Data from: Why is Madagascar special? The extraordinarily slow evolution of pelican spiders (Araneae, Archaeidae)
Wood, Hannah Marie, University of California, Davis
Gillespie, Rosemary G., University of California, Berkeley
Griswold, Charles E., California Academy of Sciences
Wainwright, Peter C., University of California, Davis
Published Dec 24, 2014 on Dryad.
Cite this dataset
Wood, Hannah Marie; Gillespie, Rosemary G.; Griswold, Charles E.; Wainwright, Peter C. (2014). Data from: Why is Madagascar special? The extraordinarily slow evolution of pelican spiders (Araneae, Archaeidae) [Dataset]. Dryad. https://doi.org/10.5061/dryad.34qm4
Although Madagascar is an ancient fragment of Gondwana, the majority of taxa studied thus far appear to have reached the island through dispersal from Cenozoic times. Ancient lineages may have experienced a different history compared to more recent Cenozoic arrivals, as such lineages would have encountered geoclimatic shifts over an extended time period. The motivation for this study was to unravel the signature of diversification in an ancient lineage by comparing an area known for major geoclimatic upheavals (Madagascar) versus other areas where the environment has been relatively stable. Archaeid spiders are an ancient paleoendemic group with unusual predatory behaviors and spectacular trophic morphology that likely have been on Madagascar since its isolation. We examined disparities between Madagascan archaeids and their non-Madagascan relatives regarding timing of divergence, rates of trait evolution, and distribution patterns. Results reveal an increased rate of adaptive trait diversification in Madagascan archaeids. Furthermore, geoclimatic events in Madagascar over long periods of time may have facilitated high species richness due to montane refugia and stability, rainforest refugia, and also ecogeographic shifts, allowing for the accumulation of adaptive traits. This research suggests that time alone, coupled with more ancient geoclimatic events allowed for the different patterns in Madagascar.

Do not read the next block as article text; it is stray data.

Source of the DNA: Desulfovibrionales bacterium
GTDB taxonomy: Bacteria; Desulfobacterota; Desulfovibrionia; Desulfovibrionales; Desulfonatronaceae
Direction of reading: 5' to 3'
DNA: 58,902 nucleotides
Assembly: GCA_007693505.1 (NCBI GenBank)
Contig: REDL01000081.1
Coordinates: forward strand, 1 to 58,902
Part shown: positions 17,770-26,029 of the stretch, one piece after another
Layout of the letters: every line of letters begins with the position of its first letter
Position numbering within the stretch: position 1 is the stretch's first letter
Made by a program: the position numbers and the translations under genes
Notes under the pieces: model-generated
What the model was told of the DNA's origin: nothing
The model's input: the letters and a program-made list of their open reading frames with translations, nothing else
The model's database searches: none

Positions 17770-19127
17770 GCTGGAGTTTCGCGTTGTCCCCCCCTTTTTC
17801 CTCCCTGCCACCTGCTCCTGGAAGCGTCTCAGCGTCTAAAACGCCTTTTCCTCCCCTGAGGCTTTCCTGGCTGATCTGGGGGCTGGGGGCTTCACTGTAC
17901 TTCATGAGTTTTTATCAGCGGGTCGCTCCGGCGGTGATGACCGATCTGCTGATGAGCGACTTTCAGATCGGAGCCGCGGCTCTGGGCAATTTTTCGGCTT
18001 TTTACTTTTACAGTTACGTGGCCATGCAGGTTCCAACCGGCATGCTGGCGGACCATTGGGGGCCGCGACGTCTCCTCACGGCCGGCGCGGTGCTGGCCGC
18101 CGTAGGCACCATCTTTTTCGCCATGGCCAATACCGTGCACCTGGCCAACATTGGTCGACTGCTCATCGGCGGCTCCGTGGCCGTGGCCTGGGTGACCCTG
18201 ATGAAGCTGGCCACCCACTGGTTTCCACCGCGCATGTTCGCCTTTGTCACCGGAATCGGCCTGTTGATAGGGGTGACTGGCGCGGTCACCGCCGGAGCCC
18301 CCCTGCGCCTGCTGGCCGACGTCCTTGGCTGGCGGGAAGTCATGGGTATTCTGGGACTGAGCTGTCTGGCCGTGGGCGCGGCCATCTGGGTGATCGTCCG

MrBayes phylogenetic analysis: DNA and morphology
This is the MrBayes phylogenetic analyses of the total evidence data: DNA and morphology
MrBayes phylogenetic analysis of only molecular data
This is the MrBayes phylogenetic analysis of only the molecular data (four concatenated genetic markers)
MrBayes phylogenetic analysis only morphology
This is the MrBayes phylogenetic analysis of only the morphological data
Divergence dating analysis in BEAST
This is the divergence dating analysis performed in BEAST
Divergence dating analysis in BEAST including additional Australian taxa, Supp Info
This is the divergence dating analysis performed in BEAST that includes the additional Australian taxa. The results from this analysis is shown and discussed in the Supplementary Information. The additional Australian taxa sequences are taken from Rix and Harvey (2012), see Supplementary Information for full citation.
Brownie analysis of morphological measurements
The censored rate test of morphological data, performed in Brownie v.2.1. This analysis can be performed treating Madagascar as one group or as two groups as defined in the analysis.
Brownie analysis of habitat
The censored rate test of habitat data, performed in Brownie v.2.1. This analysis can be performed treating Madagascar as one group or as two groups as defined in the analysis.